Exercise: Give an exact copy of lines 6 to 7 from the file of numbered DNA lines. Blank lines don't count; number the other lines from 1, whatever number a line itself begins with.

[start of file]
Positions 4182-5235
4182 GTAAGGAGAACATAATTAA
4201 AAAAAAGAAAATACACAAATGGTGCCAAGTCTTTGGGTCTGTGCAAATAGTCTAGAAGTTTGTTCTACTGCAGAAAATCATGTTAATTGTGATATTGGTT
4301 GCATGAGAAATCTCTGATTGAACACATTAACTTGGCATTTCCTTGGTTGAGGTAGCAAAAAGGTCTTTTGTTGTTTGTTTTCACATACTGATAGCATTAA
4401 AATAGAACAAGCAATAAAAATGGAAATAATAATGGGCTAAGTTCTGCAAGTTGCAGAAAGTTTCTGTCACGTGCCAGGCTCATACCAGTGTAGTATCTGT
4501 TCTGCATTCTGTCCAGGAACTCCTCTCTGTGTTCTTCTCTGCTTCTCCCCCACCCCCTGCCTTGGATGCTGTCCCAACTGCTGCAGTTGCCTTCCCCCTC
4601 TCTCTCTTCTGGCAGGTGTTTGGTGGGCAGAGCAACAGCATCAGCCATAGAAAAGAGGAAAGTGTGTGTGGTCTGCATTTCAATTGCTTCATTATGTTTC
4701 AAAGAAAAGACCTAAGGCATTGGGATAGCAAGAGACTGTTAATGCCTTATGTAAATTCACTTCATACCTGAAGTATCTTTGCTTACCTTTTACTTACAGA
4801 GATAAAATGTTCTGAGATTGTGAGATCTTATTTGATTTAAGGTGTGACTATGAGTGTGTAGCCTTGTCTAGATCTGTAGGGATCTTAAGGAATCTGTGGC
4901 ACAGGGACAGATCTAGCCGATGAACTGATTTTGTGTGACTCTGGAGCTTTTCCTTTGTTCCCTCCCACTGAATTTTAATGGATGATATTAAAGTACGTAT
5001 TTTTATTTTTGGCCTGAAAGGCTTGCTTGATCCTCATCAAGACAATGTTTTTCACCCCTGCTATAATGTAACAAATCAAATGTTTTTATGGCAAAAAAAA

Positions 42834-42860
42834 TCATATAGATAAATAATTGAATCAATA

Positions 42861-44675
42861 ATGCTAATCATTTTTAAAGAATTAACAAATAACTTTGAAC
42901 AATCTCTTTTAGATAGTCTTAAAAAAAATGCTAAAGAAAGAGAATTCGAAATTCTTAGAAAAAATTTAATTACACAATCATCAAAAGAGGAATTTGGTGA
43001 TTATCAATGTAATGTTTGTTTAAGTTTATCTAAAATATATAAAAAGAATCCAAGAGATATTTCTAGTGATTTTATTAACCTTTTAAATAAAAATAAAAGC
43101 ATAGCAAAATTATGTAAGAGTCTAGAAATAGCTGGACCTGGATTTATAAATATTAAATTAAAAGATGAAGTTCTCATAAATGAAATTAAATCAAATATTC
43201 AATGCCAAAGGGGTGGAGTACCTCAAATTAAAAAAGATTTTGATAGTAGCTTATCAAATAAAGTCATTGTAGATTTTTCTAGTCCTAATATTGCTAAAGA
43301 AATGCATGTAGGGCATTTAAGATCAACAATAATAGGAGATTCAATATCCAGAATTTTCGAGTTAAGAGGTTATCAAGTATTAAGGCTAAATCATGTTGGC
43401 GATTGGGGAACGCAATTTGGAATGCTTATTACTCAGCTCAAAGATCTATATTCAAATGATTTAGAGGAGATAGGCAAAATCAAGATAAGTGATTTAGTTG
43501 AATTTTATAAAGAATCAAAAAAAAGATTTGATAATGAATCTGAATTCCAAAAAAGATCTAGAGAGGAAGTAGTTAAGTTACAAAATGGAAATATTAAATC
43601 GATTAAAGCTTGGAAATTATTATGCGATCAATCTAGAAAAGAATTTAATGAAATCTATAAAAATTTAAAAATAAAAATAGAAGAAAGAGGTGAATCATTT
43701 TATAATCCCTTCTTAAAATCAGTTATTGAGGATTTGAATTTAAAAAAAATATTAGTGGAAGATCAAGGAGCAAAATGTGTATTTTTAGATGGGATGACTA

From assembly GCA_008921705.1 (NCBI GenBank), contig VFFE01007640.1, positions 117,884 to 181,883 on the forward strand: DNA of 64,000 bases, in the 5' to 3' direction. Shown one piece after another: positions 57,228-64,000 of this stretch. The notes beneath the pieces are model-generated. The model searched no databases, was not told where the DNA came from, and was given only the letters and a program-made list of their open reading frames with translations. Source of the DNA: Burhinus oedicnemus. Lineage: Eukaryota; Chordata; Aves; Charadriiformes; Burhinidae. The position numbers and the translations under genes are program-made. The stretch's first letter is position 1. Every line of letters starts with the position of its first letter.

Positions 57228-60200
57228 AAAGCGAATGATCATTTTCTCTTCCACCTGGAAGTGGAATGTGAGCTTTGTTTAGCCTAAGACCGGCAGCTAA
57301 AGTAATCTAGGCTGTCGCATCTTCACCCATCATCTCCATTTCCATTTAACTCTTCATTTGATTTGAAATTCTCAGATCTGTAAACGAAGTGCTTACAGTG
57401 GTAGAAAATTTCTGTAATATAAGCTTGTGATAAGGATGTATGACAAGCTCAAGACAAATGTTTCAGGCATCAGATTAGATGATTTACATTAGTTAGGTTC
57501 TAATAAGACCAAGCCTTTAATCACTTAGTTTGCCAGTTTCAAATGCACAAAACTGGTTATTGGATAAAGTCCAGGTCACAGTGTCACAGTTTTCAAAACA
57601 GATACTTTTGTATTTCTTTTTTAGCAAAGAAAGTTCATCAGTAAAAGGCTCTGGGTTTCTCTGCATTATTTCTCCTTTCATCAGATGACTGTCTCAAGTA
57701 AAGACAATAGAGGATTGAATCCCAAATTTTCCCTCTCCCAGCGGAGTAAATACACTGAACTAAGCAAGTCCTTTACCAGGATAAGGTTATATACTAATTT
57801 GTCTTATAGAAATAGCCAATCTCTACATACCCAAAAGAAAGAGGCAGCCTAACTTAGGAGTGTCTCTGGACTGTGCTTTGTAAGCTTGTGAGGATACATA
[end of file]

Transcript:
4501 TCTGCATTCTGTCCAGGAACTCCTCTCTGTGTTCTTCTCTGCTTCTCCCCCACCCCCTGCCTTGGATGCTGTCCCAACTGCTGCAGTTGCCTTCCCCCTC
4601 TCTCTCTTCTGGCAGGTGTTTGGTGGGCAGAGCAACAGCATCAGCCATAGAAAAGAGGAAAGTGTGTGTGGTCTGCATTTCAATTGCTTCATTATGTTTC